Vice-Chancellor, Professor Alex Zelinsky, AO, said Dr Bhavi was an exceptional University of Newcastle graduate who was forging a strong future within the medical profession.

“It is wonderful to see Dr Bhavi’s passion and dedication to his field recognised in this way. The University community congratulates him on this fitting recognition.”

Newcastle City Council Lord Mayor, Cr Nuatali Nelmes, said Dr Bhavi was an inspiring young man with an incredible wealth of knowledge well beyond his years.

"His dedication to his profession sets a very high benchmark for any young and aspiring doctor or medical professional to work towards and I look forward to following his achievements throughout the rest of his career," Cr Nelmes said.

Dr Bhavi Ravindran Bachelor of Medicine 2018, Bachelor of Medical Science (Honours) 2017

Engineering Trailblazer

Engineering Trailblazer

Catherine Richards (B Eng (Civil) 2013, B Eng (Environmental) 2013) is an engineering trailblazer in a historically male-dominated industry. She is creating her mark in the world by working towards bridging the gap between science, business and policy making to ensure a sustainable future for humanity.

In recognition of her academic excellence, leadership potential and aspirations to make the world a better place, Catherine was one of only 15 awarded the John Monash Scholarship in 2016. She is currently undertaking a PhD in engineering at the University of Cambridge, focusing on resource sustainability of energy, water and land resources. Catherine has recently been named on Forbes’ prestigious 30 Under 30 Europe list for 2019.

Catherine Richards Bachelor of Engineering (Civil) 2013, Bachelor of Engineering (Environmental) 2013

At the Frontline

At the Frontline

Neima Candy (M Public Health, 2013) is a public health professional, whose work has impacted her community, country and the world. Neima was a leading force in the Red Cross’s response to the Ebola outbreak in Liberia, challenging gender roles and norms and inspiring future generations of Liberian women. Neima was at the frontline of fighting Ebola, and her leadership and commitment directly contributed to Liberia being declared Ebola free in 2015.

Neima has also contributed to Liberia’s Ministry of Health mandate in restoring Health Services through the implementation of the World Health Organisation’s Essential Package of Health Services.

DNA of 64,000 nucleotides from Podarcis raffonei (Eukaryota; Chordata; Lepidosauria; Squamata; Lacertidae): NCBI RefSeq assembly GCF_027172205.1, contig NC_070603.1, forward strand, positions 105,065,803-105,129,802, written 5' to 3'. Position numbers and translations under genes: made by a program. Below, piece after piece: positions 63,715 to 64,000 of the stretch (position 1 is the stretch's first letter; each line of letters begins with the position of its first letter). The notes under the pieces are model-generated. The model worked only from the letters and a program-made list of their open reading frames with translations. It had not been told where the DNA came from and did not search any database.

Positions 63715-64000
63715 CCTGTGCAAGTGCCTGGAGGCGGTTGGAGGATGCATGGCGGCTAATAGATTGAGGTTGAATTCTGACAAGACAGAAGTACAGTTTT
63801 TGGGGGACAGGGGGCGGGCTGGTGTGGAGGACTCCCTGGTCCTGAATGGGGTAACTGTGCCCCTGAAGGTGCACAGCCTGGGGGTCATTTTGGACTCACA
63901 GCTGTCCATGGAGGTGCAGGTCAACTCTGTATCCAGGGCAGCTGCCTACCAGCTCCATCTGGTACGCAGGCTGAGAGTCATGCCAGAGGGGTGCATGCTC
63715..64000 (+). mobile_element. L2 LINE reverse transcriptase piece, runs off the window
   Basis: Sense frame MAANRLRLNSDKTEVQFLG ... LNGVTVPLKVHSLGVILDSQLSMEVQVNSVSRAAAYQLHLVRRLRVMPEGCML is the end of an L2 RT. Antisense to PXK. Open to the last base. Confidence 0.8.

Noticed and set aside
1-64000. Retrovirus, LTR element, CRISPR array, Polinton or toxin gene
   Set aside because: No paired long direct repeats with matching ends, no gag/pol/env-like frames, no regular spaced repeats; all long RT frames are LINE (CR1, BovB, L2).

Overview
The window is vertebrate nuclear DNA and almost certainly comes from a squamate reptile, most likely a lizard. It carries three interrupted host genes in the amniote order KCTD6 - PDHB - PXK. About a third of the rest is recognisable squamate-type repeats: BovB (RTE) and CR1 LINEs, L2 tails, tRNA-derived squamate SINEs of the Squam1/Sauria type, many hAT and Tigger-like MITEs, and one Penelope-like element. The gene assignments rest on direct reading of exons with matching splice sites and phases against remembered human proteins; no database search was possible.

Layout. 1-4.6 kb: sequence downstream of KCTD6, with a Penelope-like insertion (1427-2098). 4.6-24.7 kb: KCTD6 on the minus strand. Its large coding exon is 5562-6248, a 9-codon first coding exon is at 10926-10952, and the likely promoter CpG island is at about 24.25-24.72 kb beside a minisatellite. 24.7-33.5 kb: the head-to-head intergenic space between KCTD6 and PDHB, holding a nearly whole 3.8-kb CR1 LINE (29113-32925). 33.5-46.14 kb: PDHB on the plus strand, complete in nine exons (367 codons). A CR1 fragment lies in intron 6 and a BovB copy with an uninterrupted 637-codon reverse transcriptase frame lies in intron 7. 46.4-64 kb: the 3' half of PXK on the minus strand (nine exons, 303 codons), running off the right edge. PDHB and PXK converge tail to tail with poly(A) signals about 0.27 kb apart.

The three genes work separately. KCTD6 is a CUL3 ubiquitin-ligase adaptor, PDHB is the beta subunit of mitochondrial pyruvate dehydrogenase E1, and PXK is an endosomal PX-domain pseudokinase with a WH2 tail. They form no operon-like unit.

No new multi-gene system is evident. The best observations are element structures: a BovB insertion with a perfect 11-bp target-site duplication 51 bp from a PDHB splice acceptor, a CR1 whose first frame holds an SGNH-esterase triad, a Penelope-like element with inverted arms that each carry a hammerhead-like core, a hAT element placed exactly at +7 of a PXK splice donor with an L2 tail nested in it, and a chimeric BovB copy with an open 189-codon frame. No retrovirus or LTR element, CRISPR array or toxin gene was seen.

Neima Candy, Master of Public Health 2013

Engineer honoured with John Booker Medal

Engineer and leader in the field of geotechnical rock mechanics, Associate Professor Anna Giacomini, has been honoured with a 2019 John Booker Medal for her exemplary contributions to science and engineering.

Awarded by the Australian Academy of Science, the John Booker Medal recognises outstanding research in engineering mechanics and related fields within engineering and applied mathematics disciplines.

Associate Professor Giacomini is widely renowned for her significant work innovating, promoting and improving safety in mining and civil environments susceptible to rock fall.

Working closely with the University’s Priority Research Centre for Geotechnical Science and Engineering and Newcastle Institute of Energy and Resources, Associate Professor Giacomini has made world-leading progress in the development of advanced methodologies to map rock fall hazard, and investigations into the efficiency of protection technologies to reduce the associated rock fall risk.

“Our team’s extensive research highlighted the significance of rock fall in New South Wales and the importance of the design of new generation low energy barriers, which I am happy to say are now used extensively for the protection of our major landscape corridors,” Associate Professor Giacomini said.

“I am absolutely delighted to receive this award, not only for myself but also for the team of amazing young researchers who have been working with me over the years. Professor John Booker was an expert in geo-mechanics so I am particularly honoured to receive an award bearing his name.”

Aside from her research, Associate Professor Giacomini is making her mark as a proud supporter of women in STEMM, having co-founded HunterWiSE, a Hunter-based school initiative designed to engage young women in the STEMM fields early in their education.

“One of the big challenges is to show women all around the world that STEMM careers are not just for men and that a more diverse team can deliver better solutions because they have different perspectives to contribute to solutions to problems,” Associate Professor Giacomini said.

“I have the opportunity every day to meet exceptional women who work in the STEMM fields, not only in academia but also in the industry. I think it’s important to pass the message on to the young generation of females that they can do it too.”

Associate Professor Giacomini is one of two recipients of the 2019 John Booker Medal, an achievement awarded to the University of Newcastle’s Professor Shanyong Wang in 2018.